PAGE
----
Sen. Ben Hansen, chair of the Health and Human Services Committee, supported the bill, but expressed concern that the federal government might change the rules for reimbursement in the future. Hansen said he’s seen it happen repeatedly.

“About five years later, the federal government comes back and says, ‘Well, this is what we mean by health equity and access. We want to see these metrics now, otherwise you're not gonna get this money anymore.’ And of course, everybody on the floor here freaks out and says, ‘We can't give up federal money, federal funds, we can't lose federal funds.’ And so a lot of times we end up voting for stuff and continuing programs such as this that we may not agree with, to not lose these federal funds,” Hansen said.

Jacobson said there are no guarantees about how the program will be structured in the future, but Nebraska should take advantage of it now, something he said 44 other states are already doing.

“This is a huge program for the state. I can't imagine why we would not want to continue this program as long as the federal government is going to be there to fund it,” he said.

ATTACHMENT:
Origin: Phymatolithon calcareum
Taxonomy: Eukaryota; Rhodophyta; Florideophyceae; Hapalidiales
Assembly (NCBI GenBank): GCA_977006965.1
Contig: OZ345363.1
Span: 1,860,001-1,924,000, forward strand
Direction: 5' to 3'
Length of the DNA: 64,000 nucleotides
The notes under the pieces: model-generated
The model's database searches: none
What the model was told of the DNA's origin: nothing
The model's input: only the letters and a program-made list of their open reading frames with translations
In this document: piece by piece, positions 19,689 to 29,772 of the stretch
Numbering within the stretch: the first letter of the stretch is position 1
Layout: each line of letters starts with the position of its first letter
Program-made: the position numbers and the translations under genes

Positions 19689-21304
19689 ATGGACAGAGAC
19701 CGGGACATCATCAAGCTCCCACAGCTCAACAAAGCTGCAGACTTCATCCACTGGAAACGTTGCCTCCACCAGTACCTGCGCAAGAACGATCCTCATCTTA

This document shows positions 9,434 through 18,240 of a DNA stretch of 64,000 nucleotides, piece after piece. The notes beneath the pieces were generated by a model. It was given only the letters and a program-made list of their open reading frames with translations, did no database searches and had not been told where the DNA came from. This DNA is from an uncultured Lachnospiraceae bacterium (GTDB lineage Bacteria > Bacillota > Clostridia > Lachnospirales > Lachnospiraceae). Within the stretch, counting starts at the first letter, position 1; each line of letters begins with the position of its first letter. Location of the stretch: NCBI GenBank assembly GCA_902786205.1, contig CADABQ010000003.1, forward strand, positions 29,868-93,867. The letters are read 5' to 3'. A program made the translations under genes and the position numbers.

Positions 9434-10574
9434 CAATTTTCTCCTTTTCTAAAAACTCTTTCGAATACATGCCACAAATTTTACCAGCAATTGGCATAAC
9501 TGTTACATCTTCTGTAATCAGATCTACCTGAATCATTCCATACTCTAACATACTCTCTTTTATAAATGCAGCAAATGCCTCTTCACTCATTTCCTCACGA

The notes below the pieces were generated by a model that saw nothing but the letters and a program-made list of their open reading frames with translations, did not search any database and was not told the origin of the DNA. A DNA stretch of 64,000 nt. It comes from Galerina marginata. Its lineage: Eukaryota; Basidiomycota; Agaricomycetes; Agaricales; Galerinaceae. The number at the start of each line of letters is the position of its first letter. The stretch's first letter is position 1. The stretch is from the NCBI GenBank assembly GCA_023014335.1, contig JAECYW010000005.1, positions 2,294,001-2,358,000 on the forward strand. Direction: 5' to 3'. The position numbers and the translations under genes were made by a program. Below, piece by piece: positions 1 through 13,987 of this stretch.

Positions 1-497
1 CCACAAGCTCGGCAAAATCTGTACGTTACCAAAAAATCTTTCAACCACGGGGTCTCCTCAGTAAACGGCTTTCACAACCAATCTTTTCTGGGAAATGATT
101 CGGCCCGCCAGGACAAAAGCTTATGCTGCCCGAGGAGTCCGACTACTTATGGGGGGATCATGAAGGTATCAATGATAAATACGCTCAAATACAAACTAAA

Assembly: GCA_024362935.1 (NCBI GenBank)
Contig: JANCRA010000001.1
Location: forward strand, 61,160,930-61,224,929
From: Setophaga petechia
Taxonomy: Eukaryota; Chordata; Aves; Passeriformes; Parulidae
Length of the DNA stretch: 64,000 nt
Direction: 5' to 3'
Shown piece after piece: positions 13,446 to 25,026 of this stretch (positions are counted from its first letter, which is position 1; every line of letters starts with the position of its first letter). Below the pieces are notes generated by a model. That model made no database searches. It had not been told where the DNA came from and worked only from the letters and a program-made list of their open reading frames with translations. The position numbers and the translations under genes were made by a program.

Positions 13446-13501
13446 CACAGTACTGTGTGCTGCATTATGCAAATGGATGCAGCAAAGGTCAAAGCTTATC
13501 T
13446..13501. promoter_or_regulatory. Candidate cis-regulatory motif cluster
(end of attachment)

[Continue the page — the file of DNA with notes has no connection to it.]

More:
At Gov. Jim Pillen’s insistence, Jacobson offered and senators accepted an amendment to sunset the program at the end of 2026, when senators could decide if it was working as intended. Sen. Machaela Cavanaugh said she wants that sunset to be taken out when the bill reaches the next stage of debate. Senators then vote 40-0 to give the bill first-round approval.

Also Thursday, the Nebraska Association of County Officials released a poll they said shows Nebraskans support Pillen’s idea of raising sales taxes in order to lower property taxes. Jon Cannon, who lobbies for the county officials, described the results this way.

“If you’re looking at a 1 percent increase in the sales tax, which is what we were looking at, 65 percent of Nebraskans either strongly favor or favor that. And if it’s just a .5 percent increase in the sales tax, 69 percent either strongly support or support,” Cannon said.

The way the question was worded, it said there are proposals in the Legislature to reduce property taxes by increasing the state sales tax rate, in order to allow local governments to continue to provide important services, and asked people if they would support that.